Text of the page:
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NEWSLETTER #133
Country, Bluegrass & Old Timey
Roy Acuff ->
Uncle Dave Macon
 

 

 
RED ALLEN Rebel 1127 Keep On Going - The Rebel & Melodeon Recordings ● CD $15.98
23 tracks, 61 minutes, essential
Since most of the great bluegrass music from the '40s and '50s has migrated to compact disc, bluegrass labels are finally rescuing and digitizing lost classics from the '60s. Most newcomers to traditional bluegrass probably never heard of Harley "Red" Allen from southeastern Kentucky, but longtime enthusiasts have always considered him one of the music's finest lead tenors, easily comparable with Bill Monroe, Ralph Stanley, Del McCoury, Paul Williams and Bobby Osborne. Although some of Allen's music migrated to compact disc, the bulk of it doesn't represent what he was all about, such as his 1955-58 M-G-M records with the Osborne Brothers. A celebrated 1964 Folkways album, currently available on Smithsonian-Folkways, de-emphasizes Allen's vocals to better showcase his then-partner, the brilliant, unorthodox mandolinist Frank Wakefield. Now, at last, Allen's finest moments on record are once again available on two long-promised Rebel collections. The first, "Keep On Going: The Rebel and Melodeon Sessions" gathers all of Allen's recordings from April 1963 to fall 1965, excluding the Folkways sessions. Four tracks from an Allen-Wakefield demo session (three previously unreleased) kick off the set, followed by the duo's only Rebel single, Little Birdie b/w Faded Memory. When Wakefield joined the Greenbriar Boys, Allen recruited an existing trio, Bill and Wayne Yates and banjo player Bill Emerson as his new "Kentuckians." Their sole Melodeon album was a certified classic and its songs became a resource for amateur pickers: Hello City Limits/ Sad and Lonesome Day/ Down Where the River Bends/ Worry My Life Away/ I Don't Know Why and Journey's End, among others. This set recovers one unissued song from those sessions: Ralph and Peggy Stanley's If That's the Way You Feel. This album concludes with Allen's final Rebel session featuring the Yates Brothers, banjo player Porter Church and the astounding, volatile fiddler Scotty Stoneman. Their cover of Bill Monroe's Close By is worth the price of the disc. Jon Hartley Fox provides a deft overview of Allen's life and musical career during this period. (DS)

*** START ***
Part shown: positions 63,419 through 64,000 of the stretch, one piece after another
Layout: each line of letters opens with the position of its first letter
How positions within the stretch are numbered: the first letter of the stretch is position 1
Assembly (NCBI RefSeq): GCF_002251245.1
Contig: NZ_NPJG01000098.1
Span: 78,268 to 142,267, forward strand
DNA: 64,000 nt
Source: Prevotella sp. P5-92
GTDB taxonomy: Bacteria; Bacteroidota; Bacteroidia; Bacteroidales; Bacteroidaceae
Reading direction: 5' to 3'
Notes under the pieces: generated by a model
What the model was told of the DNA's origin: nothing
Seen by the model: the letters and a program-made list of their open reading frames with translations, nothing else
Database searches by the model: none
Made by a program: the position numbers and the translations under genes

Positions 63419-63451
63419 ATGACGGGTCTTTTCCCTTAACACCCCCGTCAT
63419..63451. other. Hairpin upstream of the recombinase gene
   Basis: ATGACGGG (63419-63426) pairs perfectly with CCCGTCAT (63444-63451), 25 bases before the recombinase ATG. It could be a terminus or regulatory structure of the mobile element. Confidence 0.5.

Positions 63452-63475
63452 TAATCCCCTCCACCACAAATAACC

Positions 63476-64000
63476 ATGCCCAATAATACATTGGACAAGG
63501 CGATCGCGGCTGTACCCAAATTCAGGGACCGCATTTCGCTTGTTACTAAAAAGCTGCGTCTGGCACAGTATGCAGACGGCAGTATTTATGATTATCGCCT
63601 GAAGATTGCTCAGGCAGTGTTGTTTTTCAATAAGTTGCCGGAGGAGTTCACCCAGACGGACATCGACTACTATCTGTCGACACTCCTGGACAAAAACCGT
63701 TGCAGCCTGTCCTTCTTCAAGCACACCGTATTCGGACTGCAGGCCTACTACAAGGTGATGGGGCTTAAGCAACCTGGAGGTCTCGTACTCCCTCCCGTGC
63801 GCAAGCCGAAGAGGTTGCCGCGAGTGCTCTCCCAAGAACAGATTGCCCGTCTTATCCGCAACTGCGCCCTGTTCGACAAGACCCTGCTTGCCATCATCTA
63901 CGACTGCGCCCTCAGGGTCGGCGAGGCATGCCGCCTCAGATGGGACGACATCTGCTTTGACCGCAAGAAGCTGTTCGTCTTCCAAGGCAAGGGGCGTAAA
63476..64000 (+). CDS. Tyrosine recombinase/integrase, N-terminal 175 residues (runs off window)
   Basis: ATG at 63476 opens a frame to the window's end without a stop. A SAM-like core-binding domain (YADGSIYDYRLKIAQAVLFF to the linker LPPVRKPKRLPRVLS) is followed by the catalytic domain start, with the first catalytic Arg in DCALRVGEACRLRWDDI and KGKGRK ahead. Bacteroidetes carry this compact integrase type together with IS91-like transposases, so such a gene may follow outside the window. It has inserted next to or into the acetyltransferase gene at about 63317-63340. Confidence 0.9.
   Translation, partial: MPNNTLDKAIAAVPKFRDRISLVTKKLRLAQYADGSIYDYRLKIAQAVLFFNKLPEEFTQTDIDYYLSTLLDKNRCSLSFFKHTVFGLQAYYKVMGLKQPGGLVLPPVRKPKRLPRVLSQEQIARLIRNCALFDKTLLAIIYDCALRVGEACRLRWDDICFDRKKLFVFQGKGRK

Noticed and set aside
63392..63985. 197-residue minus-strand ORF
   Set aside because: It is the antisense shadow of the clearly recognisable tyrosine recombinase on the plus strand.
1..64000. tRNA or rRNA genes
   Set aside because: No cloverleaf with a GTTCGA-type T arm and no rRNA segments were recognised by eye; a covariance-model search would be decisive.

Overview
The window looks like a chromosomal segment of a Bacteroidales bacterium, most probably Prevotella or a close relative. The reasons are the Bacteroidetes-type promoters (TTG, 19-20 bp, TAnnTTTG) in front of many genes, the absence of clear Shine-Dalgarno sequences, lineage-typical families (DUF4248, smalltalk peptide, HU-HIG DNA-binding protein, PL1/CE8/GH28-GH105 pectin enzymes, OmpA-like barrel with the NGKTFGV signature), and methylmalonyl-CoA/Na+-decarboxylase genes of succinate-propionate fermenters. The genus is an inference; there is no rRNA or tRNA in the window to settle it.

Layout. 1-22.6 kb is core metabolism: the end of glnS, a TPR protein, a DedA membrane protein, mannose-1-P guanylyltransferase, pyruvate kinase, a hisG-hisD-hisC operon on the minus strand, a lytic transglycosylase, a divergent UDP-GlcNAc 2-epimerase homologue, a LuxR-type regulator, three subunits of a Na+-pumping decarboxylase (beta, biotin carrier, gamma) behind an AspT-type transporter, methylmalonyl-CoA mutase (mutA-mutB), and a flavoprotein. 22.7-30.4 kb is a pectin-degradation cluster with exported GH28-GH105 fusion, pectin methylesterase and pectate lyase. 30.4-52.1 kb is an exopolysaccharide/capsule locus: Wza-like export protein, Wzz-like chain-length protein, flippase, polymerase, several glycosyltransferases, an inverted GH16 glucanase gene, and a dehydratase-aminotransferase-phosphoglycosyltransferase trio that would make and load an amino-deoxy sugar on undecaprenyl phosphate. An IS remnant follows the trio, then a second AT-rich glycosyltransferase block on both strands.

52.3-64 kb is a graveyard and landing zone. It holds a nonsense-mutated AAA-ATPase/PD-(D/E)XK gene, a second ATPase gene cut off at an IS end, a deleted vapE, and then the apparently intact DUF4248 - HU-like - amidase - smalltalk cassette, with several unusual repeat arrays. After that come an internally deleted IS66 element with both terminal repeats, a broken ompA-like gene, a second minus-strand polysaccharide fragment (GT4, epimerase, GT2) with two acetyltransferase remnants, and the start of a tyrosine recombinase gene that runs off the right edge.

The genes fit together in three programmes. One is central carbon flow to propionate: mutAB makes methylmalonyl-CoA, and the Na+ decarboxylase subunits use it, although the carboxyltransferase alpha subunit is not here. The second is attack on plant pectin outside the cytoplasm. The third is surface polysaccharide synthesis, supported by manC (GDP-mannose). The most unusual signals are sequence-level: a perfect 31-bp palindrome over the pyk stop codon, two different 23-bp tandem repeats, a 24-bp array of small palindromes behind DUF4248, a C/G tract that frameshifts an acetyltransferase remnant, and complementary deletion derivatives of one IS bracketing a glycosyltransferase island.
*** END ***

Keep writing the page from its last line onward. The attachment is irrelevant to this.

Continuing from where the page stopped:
RED ALLEN Rebel 1128 Lonesome And Blues - The Complete County Recordings ● CD $15.98
25 tracks, 71 minutes, essential
The second in Rebel's two-disc survey of bluegrass great Red Allen's '60s output combines two albums originally on David Freeman's County label. "Bluegrass Country", recorded in December 1965 and produced by David Grisman, finds Allen working with his Kentuckians of the era: Wayne Yates on mandolin, his brother Bill on bass, and Porter Church on banjo. Fiddler Richard Greene, soon to electrify Bill Monroe's Blue Grass Boys, augmented the session. Allen primarily covered older bluegrass and lesser-known country songs: Are You Waiting Just for Me/ Whose Shoulder Will You Cry On/ Heaven/ Summertime Is Past and Gone/ That's How I Can Count on You/ Purple Heart, and I'm On My Way Back to the Old Home, among others. This reissue includes an unreleased track, the Louvin Brothers' Seven Year Blues. All but one of these tracks make stereo debuts here. Nine months later Allen returned to New York for his second County album, "Red Allen and the Kentuckians", with Church, Dobro player Craig Wingfield, and bassist Jerry McCoury. Producer David Grisman played mandolin. Again, Allen's choices were little-known bluegrass and country songs, including We Live in Two Different Worlds/ Love Gone Cold/ Have You Come to Say Goodbye/ No Mother or Dad, and Send Me Your Address from Heaven. Allen even cut Kokomo Arnold's Milk Cow Blues, which he probably lifted from Bob Wills. A Roy Acuff song, Branded Wherever I Go, makes it first appearance here. Allen lived until 1993, but outside of an album and two singles with J.D. Crowe and a one-shot single for Robert Trout's King Bluegrass label, he never made music this good again. Jon Hartley Fox's notes detail how both County albums came together. By the way, the title of this CD is misleading. Allen cut a third County LP accompanied by old pros like Frank Wakefield and Don Stover and newcomers like Kenny Kosek. Allen was in top form and the music is quite good, but the results were probably a little too 'over the top' for David Freeman's conservative tastes. The sessions were shelved, but eventually surfaced on a Japanese LP. (DS)

 
BOB ATCHER B.A.C.M. 068 Hunters Of Kentucky ● CD $13.98
22 tracks recorded between 1946 and 1948 in variety of styles - includes some duets with his wife Bonnie Blue Eyes, Randy Atcher and The Dinning Sisters.
BOB ATCHER: Ain‘t You Ashamed/ Chain Around My Heart/ Christmas Island/ De Ladies Man/ Don‘t Give Your Heart To Someone Else/ Down With The Feminine Gender/ Hunters Of Kentucky/ In My Heart/ I‘m Reading Your Letter Again Dear/ Let‘s Start Life All Over/ Long Gone Baby/ Methodist Pie/ My Pillow Knows/ Never Trust A Woman/ On Account Of You/ One Kind Word/ Peek A Boo/ Smoke Comes Out My Chimney/ The Old Chisholm Trail/ Time Will Tell/ Walking The Floor Over You/ Wasted Tears